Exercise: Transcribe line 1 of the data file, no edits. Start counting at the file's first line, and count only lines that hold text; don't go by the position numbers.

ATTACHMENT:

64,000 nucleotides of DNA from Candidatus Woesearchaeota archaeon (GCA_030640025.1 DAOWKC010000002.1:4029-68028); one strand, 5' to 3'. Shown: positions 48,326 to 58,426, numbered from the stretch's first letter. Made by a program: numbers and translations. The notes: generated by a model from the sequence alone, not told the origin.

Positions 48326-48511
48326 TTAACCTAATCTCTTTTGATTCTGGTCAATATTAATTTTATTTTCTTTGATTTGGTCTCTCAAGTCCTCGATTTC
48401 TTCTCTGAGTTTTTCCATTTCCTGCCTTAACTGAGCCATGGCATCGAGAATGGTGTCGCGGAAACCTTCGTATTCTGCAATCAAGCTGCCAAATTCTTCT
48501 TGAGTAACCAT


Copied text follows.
64,000 nucleotides of DNA from Candidatus Woesearchaeota archaeon (GCA_030640025.1 DAOWKC010000002.1:4029-68028); one strand, 5' to 3'. Shown: positions 48,326 to 58,426, numbered from the stretch's first letter. Made by a program: numbers and translations. The notes: generated by a model from the sequence alone, not told the origin.